Merci Patron (that can be translated as “Thanks, Boss”) is a French film that was released in February 2016. It was produced by François Ruffin, one of the founders of the Nuit Debout movement (translated as “Up All night”, “Standing Night” or “Rise up at night”, according to Wikipedia). I highly encourage you to read this article whether you are fundamentally interested in the social movement’s activities or not: I gave the film a chance and it was a very pleasant surprise!
I chose the word “storyline” instead of “plot” for a reason: this is a documentary so there is no predetermined plot. The independent French newspaper Fakir, led by chief editor François Ruffin, takes a good long look at the living conditions of ex-employees of the luxury goods conglomerate LVMH. A quick recap of the context: the richest man in France, Bernard Arnault (a billionaire and an entrepreneur), bought the LVMH group and outsourced around 8000 French jobs to foreign labour. François Ruffin, a Fakir journalist, meets the Klurs, a family in the North of France who are at risk of losing their home because of the debts they have accumulated since being made redundant from the LVMH factory they used to work at. Together, they think up a plan to save the house by getting Bernard Arnault to pay off their debts.
The trailer unfortunately hasn’t been translated into English yet, but here is the French version to give you an idea. I wouldn’t be surprised to see the whole film translated into English in the near future!
What I thought of Merci Patron
This was a very unique film and I really liked it! I went to see it with very little information on the context that gives the film a lot of its importance. A friend had told me that it was interesting but she lost me when she started telling me about the subject: I didn’t know who Bernard Arnault was and I wasn’t sure what companies made up the LVMH group! I discovered a whole new world by giving the film a chance and I am so glad I did!
We could discuss the philosophical, political and ethical grounds of this film but I am going to leave that to the mass media! I wrote today’s article so I could tell you about my own, very subjective point of view.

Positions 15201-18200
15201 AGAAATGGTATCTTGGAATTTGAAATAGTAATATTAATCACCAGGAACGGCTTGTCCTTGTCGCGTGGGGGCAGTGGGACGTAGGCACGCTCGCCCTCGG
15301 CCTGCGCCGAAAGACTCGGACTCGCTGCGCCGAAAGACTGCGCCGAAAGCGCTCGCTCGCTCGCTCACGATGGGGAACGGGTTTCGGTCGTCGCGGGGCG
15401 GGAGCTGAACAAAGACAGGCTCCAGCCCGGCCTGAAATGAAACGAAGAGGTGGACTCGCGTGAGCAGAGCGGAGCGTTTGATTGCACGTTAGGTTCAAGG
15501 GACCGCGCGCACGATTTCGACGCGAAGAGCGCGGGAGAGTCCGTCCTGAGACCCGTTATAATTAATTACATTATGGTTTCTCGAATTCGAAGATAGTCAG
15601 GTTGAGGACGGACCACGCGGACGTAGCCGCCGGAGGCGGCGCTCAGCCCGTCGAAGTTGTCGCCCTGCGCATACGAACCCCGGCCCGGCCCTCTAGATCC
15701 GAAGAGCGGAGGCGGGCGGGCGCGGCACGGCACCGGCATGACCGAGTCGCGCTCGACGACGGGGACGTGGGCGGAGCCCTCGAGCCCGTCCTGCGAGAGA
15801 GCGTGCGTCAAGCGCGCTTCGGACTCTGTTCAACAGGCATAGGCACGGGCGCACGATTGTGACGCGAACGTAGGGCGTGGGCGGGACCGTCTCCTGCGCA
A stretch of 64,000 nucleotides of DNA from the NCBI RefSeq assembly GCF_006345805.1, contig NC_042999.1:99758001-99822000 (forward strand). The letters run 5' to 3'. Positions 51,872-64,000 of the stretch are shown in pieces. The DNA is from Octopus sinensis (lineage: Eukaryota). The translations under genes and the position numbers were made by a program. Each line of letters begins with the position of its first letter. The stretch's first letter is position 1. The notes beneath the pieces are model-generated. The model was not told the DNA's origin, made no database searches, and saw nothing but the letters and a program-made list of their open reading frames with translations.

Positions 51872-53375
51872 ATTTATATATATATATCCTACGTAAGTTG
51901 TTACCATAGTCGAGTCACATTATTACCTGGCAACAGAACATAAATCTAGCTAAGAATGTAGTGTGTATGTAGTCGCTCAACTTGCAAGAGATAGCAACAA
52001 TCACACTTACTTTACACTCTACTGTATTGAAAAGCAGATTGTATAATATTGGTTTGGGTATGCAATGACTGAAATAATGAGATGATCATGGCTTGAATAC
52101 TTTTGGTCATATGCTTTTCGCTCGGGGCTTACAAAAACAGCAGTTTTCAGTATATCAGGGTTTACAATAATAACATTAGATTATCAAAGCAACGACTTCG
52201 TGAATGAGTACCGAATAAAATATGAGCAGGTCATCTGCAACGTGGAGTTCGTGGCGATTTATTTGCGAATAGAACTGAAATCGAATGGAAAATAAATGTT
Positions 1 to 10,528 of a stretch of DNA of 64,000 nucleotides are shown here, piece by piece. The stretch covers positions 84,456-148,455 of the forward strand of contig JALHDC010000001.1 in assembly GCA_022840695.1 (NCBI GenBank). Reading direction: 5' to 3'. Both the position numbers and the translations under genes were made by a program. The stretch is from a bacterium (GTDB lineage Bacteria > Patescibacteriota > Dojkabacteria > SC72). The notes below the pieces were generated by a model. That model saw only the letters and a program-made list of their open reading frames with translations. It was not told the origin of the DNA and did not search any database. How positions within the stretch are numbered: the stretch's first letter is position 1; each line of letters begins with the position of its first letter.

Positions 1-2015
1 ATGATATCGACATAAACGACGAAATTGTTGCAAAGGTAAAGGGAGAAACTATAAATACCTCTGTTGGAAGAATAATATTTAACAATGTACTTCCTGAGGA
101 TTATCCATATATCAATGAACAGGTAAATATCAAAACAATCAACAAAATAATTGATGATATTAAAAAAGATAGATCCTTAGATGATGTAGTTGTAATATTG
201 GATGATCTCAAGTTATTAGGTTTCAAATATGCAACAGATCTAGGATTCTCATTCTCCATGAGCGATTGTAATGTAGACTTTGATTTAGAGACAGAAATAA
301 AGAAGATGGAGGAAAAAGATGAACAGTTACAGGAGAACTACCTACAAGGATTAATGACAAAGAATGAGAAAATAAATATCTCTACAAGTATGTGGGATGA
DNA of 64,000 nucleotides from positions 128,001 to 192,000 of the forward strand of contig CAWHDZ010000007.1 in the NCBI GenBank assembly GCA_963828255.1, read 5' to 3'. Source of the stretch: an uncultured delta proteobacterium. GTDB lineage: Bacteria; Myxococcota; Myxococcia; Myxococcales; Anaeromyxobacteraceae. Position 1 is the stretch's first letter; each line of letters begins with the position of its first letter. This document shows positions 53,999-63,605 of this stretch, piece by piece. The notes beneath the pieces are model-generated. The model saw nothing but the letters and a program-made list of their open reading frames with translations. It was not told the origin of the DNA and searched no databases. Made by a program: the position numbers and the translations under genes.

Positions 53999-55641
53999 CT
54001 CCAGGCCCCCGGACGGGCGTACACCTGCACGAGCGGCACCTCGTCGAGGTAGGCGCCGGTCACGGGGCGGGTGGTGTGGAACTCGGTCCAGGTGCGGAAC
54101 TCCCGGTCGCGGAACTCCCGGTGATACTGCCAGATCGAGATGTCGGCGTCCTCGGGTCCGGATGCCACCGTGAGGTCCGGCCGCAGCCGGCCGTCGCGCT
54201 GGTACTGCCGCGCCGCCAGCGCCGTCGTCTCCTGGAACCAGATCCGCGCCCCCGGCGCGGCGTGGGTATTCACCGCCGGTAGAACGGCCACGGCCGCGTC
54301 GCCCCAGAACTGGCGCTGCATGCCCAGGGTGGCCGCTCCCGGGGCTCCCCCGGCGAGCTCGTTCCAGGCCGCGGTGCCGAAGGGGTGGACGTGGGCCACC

Merci Patron is fundamentally biased: LMVH is a big, bad corporation and Bernard Arnault is a horrible capitalist whose only goal in life is to make as much money as possible. I won’t comment on that obviously left-wing point of view, but I do think it is important to be aware of that when going to see the film. The film clearly illustrates Bernard Arnault’s request to acquire Belgian citizenship (so as to pay less taxes) and his decision to implement the 8000 job cuts within the LVMH group. We then meet the Klurs, the barely literate couple living in poverty since they were made redundant from their factory jobs in Picardy in the North of France.
François Ruffin, the journalist, gets personally involved in the Klurs’ situation, and we see an awful lot of him in the film. The Klurs are still the real main characters though, and their strong accent and particular way of speaking sometimes made it difficult for me to understand what they were saying. I wouldn’t have minded a few subtitles to be honest, although it was good practice for me and my French.
The couple is beautifully simple and naïve: as soon as their problem became apparent, I felt worried for them. They are at a complete loss but they still have their pride which makes them very likeable, all the more because of their tragic story.
You could expect the film to concentrate mainly on criticizing the wealthy (which it does, a lot) but it is more interesting than that. You see the impact of unemployment on the Klurs but a lot of scenes are good-natured and downright funny. The viewer feels stressed at times but there are also many occasions to laugh along with the people in the film. You witness a lot of ridiculous situations, some that are designed to make you laugh and some that are just naturally amusing.
I saw the film about a week ago but I must admit that the order of events is already a little unclear in my mind. I think that the Klurs were a little lost themselves as François Ruffin was the one who took them under his wing and worked out a plan, albeit with their full consent. The film is very “organic” at times: the events don’t always play out as planned, the action is not fully controlled. But I was hooked!
I really recommend this film if you’re curious about the Nuit Debout movement that came together after this film came out. The film doesn’t fully answer that question (as there is a wider context of the El Khomri law in France at the moment) but it does give an idea of what the people involved are against, and why they are gathering in the streets of Paris and other towns in France. I also recommend this film whatever your political beliefs are: I personally feel that it is a good idea to understand these kinds of events, especially when you can do so while watching such a well-produced, fun film!